Have you ever seen the film "Accepted"?
If you haven't, I highly recommend it. It seems like a silly film, but has a powerful message about traditional schooling and how it just doesn't work for some people - but that doesn't mean they aren't interested in or suited for learning.
Primary and secondary education do mostly one thing, encourage sameness. Everyone should know the same facts learned in the same way in order to produce the same result. There are those that thrive in this environment, those who struggle, and those who are basically invisible within the system. But if we had the ability to encourage children to explore their different-ness, we might experience less resistance and more real learning.
There is a story about a ballerina whose mother took her to a doctor when she was young because she couldn't sit still in class. The doctor told the mother that the problem wasn't that the girl couldn't sit still, but that she was required to sit at all. If she can't sit and read, why not invest her time doing whatever it is that she can do - which was dance. And so she danced until she became a famous ballerina.
But what if this child's mother hadn't listened to the doctor and instead said "But sitting still is what children need to do, it's what they need to learn." ? What if the doctor had prescribed the girl a medication to help her sit still instead of recognizing her potential for greatness in other areas? What if we do these same things to our children all the time?
This book is too hard for my 6 year old.
But he wanted to read it.
So I bought it.
And do you know what? He reads it every night. He averages about one page a day and he tells me all about it. He tells me that he read a word he doesn't know. He tells me the book is about dragons. He tells me the wingspan of a specific dragon. He tells me the word "the" is written 6 times on the first page. He tells me because he is reading it.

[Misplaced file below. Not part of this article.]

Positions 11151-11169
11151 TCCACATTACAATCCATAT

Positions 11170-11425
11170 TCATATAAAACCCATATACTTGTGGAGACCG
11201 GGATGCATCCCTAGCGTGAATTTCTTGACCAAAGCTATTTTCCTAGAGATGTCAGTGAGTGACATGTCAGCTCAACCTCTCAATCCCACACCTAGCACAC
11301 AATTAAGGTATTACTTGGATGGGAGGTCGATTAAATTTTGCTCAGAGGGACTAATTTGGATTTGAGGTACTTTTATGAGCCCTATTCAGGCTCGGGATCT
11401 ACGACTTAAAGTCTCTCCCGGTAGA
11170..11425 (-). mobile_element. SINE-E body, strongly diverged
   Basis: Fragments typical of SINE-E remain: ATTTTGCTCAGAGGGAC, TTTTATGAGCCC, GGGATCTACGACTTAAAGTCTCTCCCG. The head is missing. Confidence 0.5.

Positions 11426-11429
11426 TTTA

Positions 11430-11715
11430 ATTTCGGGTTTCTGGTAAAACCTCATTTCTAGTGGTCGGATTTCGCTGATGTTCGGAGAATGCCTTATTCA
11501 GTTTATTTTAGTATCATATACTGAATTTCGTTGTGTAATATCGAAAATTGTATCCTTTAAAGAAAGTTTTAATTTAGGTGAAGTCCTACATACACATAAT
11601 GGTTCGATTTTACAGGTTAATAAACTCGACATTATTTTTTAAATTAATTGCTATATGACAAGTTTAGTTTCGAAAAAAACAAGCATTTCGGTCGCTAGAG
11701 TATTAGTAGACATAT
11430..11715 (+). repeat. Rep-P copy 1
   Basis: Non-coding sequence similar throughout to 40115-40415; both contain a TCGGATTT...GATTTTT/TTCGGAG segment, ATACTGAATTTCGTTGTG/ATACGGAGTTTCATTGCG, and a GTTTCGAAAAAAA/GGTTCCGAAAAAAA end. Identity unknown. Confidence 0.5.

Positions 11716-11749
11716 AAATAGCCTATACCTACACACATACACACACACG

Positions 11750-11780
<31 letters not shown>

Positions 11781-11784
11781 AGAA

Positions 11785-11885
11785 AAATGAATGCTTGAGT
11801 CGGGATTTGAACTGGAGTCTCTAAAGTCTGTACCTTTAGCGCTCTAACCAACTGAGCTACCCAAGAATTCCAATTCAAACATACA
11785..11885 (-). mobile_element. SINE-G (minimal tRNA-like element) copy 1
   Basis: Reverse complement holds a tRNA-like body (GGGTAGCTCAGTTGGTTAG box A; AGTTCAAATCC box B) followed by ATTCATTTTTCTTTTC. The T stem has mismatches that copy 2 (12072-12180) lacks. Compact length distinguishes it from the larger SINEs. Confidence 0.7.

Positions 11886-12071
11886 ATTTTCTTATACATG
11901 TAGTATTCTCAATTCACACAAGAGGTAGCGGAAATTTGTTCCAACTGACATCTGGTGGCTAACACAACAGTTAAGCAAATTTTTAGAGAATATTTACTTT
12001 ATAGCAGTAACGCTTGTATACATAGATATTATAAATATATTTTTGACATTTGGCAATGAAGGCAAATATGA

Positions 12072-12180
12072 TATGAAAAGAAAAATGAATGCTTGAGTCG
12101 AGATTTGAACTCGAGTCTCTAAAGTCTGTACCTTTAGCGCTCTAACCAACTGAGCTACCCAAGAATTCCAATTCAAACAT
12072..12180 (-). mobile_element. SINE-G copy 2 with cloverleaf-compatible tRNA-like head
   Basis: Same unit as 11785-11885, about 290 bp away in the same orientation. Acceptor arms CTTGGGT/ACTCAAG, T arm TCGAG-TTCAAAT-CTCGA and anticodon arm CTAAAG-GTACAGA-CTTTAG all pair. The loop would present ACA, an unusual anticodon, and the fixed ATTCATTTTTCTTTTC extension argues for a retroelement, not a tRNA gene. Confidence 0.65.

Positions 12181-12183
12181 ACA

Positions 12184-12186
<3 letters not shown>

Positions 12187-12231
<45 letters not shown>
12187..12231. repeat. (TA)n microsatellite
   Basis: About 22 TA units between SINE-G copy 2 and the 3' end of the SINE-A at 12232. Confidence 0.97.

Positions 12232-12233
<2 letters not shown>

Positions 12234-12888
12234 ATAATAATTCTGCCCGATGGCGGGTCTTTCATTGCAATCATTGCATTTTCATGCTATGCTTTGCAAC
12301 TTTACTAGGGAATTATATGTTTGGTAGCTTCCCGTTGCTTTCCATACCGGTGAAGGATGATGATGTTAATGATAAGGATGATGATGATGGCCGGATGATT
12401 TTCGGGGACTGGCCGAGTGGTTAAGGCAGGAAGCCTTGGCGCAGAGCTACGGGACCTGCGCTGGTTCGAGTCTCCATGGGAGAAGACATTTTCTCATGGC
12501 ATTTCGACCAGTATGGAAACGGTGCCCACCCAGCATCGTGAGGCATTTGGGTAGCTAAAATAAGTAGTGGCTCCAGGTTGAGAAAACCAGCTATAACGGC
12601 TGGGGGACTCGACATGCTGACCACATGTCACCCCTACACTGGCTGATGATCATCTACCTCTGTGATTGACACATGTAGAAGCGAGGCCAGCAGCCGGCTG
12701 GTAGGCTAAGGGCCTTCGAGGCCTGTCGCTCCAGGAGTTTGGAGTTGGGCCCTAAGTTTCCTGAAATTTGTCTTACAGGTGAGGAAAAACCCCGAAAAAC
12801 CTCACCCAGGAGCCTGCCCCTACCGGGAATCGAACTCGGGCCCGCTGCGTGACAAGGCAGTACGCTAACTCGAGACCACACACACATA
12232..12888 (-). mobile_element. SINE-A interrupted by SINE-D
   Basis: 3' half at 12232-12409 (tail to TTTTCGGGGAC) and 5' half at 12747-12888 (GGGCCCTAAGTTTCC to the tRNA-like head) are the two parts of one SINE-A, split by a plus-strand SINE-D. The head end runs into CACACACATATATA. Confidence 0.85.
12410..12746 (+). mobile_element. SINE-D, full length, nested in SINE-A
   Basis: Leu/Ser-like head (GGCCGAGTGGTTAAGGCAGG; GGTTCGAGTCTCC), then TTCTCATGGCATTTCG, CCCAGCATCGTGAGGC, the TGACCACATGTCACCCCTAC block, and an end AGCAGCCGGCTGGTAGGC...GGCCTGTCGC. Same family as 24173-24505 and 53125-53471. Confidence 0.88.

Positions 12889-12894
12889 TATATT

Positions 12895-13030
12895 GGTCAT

And I could tell him he needs to wait. I could tell him it's too advanced. I could tell him that at the rate he's reading, it will be the end of this year before he finishes this book. But I could also just help him with the word he doesn't know. And I could listen to the information about dragons and tell him about scientists who record similar information about animals. And I could be excited that he identified at least 6 words on the page he read today.
Unschooling is not a rejection of learning, but rather the embracing of it.
It is trusting that your child is interesting and interested.
It is helping them to do the things they desire, rather than the things they "should".
Jinora wants to go to school.
So we tell her to go.
So she packs up her bag and wanders the house with a notebook. She writes things in her notebook because she wants to be a learner. She asks questions of the imaginary teacher and invites her animals to play with her and learn.
I could tell her she will never go to school. I could tell her that she can't actually write. I could tell her that I'm her teacher and she can ask me questions. I could tell her that typically bats aren't allowed in a classroom environment. But I could also just allow her to experience school in the way she imagines it to exist. And I could encourage her to write, even though I'm running out of notebooks. And I could let her "teacher" come up with answers and see where her imagination takes her with her friend bat.
Unschooling doesn't have laws or boundaries.
There is no structure so there can be any structure.
There is the acceptance that anything can happen when you let go.